Incredible Care. Incredibly Close.
Questions? Call: (402) 228-3344
Questions? Call:


Partial knee replacement surgery


A partial knee replacement is surgery to replace only one part of a damaged knee. It can replace either the inside (medial) part, the outside (lateral) part, or the kneecap part of the knee.

Partial knee replacement may also be called:

  • Partial knee arthroplasty
  • Unicompartmental knee replacement

Who should have a partial knee replacement?

Partial knee replacement may be a good choice if you have arthritis in only one side or part of your knee and:

  • You do not have very bad arthritis on the other side of the knee or under the kneecap (patella)
  • You have good range of motion of your knee
  • You have only minor deformity of your knee
  • You are older, thin, and not very active
  • Your knee ligaments are good

Most people with knee arthritis have damage to most of their knee joint. They have a surgery called total knee arthroplasty (TKA). This means the entire knee joint is replaced.

Otherwise, the reason to do partial knee replacement is the same as the reason to do total knee replacement.

Your new knee joint

Two surfaces of the knee joint are replaced on either the inside or the outside of your knee, not on both sides:

  • Lower end of the thighbone. This bone is called the femur. The replacement part is usually made of metal.
  • Upper end of the shin bone, the large bone in your lower leg. This bone is called the tibia. This replacement part is usually made of metal and a strong plastic.

Some orthopedic surgeons use some other materials. Some of these are metal on metal, ceramic on ceramic, or ceramic on plastic.

What happens during surgery?

You will not feel any pain during surgery because you will receive anesthesia, medicine that blocks pain. You will have one or a combination of 2 types of anesthesia:

  • General anesthesia. This means you will be unconscious and unable to feel pain.
  • Regional (spinal or epidural) anesthesia. Medicine is put into your back to make you numb below your waist. You will also receive medicine to make you sleepy if you have this type of anesthesia.

After you receive anesthesia, your surgeon will make an incision (cut) over your knee to open it up. This cut is often 3 to 5 inches long. Your surgeon will:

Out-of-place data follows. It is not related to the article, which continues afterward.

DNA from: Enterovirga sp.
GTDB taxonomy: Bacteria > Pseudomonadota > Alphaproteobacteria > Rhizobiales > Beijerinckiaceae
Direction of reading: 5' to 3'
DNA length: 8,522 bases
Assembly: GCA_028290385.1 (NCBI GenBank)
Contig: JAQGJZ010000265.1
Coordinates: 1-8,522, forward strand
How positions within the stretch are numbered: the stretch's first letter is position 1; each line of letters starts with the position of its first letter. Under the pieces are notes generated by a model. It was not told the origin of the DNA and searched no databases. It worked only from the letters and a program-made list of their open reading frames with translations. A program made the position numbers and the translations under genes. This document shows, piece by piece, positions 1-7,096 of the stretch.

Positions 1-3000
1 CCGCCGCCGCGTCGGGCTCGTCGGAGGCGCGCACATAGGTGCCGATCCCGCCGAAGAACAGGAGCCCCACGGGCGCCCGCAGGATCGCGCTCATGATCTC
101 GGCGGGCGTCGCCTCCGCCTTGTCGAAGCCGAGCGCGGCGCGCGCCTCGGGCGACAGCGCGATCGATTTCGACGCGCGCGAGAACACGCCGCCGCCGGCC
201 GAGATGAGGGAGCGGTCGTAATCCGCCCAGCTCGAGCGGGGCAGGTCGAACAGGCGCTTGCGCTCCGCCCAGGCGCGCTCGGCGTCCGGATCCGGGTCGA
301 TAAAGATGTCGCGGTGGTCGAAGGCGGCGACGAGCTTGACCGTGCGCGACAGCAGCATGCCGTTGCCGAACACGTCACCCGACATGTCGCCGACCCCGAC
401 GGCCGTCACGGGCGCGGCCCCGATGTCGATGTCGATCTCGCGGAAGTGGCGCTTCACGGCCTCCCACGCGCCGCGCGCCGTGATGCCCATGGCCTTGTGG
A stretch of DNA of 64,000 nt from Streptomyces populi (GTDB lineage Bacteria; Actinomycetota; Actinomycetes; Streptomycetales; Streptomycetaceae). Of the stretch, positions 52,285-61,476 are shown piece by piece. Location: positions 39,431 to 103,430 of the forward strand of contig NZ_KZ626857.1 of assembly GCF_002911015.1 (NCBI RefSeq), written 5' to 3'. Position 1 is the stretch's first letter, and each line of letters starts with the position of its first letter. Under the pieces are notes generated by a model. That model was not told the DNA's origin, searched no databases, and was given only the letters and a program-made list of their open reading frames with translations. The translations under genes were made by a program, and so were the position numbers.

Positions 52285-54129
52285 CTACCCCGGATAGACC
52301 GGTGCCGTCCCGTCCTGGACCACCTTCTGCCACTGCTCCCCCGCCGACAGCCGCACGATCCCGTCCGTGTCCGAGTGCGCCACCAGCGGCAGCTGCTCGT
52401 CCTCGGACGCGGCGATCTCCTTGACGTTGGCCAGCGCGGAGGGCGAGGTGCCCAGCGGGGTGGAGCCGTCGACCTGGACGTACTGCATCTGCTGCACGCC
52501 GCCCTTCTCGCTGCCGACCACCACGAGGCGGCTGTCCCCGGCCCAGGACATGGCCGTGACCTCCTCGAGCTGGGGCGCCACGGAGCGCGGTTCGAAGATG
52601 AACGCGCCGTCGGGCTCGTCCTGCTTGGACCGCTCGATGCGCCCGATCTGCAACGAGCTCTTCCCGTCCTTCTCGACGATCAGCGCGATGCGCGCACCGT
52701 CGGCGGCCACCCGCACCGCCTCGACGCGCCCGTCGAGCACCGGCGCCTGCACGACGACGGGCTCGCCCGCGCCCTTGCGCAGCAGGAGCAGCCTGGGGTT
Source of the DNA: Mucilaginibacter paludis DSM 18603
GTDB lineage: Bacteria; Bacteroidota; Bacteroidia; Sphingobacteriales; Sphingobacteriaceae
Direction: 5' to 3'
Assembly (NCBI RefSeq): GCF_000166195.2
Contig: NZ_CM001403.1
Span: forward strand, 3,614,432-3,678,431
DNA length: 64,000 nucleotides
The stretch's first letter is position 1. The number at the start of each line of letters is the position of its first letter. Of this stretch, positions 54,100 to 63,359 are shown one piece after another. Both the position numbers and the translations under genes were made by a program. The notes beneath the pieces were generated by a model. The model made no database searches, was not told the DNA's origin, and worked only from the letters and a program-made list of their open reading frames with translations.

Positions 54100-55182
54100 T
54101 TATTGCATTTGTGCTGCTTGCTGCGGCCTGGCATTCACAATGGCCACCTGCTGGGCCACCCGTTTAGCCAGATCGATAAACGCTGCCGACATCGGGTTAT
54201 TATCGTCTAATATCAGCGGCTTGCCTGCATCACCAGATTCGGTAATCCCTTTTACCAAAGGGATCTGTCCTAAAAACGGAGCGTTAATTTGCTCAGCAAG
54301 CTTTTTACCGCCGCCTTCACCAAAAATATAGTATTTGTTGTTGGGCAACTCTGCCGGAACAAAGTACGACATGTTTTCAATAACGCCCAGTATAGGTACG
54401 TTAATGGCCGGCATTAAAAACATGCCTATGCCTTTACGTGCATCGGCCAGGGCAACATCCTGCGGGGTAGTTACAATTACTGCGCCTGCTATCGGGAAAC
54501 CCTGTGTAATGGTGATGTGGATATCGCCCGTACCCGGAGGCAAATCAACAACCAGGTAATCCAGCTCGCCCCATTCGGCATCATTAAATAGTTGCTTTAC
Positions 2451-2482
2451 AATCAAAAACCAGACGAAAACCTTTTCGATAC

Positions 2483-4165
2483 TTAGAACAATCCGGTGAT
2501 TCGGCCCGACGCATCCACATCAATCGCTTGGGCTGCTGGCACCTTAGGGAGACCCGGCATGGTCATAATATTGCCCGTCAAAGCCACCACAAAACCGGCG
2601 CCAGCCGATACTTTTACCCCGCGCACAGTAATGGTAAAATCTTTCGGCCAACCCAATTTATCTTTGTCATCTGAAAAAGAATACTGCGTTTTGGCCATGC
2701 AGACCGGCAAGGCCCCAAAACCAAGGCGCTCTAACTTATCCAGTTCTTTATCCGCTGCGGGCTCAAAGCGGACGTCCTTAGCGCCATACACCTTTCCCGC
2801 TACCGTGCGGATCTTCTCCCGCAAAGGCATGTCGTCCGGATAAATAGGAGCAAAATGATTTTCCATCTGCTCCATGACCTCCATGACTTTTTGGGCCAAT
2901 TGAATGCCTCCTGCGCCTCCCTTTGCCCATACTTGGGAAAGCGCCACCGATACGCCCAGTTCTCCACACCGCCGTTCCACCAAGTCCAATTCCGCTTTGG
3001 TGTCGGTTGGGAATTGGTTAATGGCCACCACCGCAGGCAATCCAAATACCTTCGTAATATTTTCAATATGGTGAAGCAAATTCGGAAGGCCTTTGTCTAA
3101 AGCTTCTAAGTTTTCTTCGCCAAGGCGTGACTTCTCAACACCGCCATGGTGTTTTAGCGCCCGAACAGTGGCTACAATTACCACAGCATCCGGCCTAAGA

• Look at the entire knee joint. If there is damage to more than one part of your knee, you may need a total knee replacement. Most of the time this is not needed, because tests done before the procedure would have shown this damage.
  • The damaged bone is removed and replaced with an implant (prosthesis) made of plastic and metal.
  • The thigh and shin bone may be slightly reshaped to fit the implant.
  • Once the implant is in the proper place, it is secured with bone cement.
  • The wound is closed with stitches.

This surgery usually takes up to 2 hours. This does not including preparing you for surgery beforehand and waking you up from anesthesia.

Most people go home the same day or the day after partial knee-replacement surgery. You can put your full weight on your knee right away. Recovery is quicker and less painful than after a total knee replacement. Most people do not need to stay in a skilled nursing center to continue to recover and receive physical therapy after this surgery.

Rate This Page
Tell Us What you think
Review Date: 8/9/2018

Reviewed By: C. Benjamin Ma, MD, Professor, Chief, Sports Medicine and Shoulder Service, UCSF Department of Orthopaedic Surgery, San Francisco, CA. Also reviewed by David Zieve, MD, MHA, Medical Director, Brenda Conaway, Editorial Director, and the A.D.A.M. Editorial team.

View References: View References

The information provided herein should not be used during any medical emergency or for the diagnosis or treatment of any medical condition. A licensed medical professional should be consulted for diagnosis and treatment of any and all medical conditions. Links to other sites are provided for information only -- they do not constitute endorsements of those other sites. © 1997- A.D.A.M., a business unit of Ebix, Inc. Any duplication or distribution of the information contained herein is strictly prohibited.

A.D.A.M. content is best viewed in IE9 or above, Firefox and Google Chrome browser.

© Beatrice Community Hospital & Health Center, . All Rights Reserved.
This website is for informational purposes only and not intended as medical advice or a substitute for a consultation with a professional health care provider.
Privacy Policy | Terms of Use | Non Discrimination and Language Help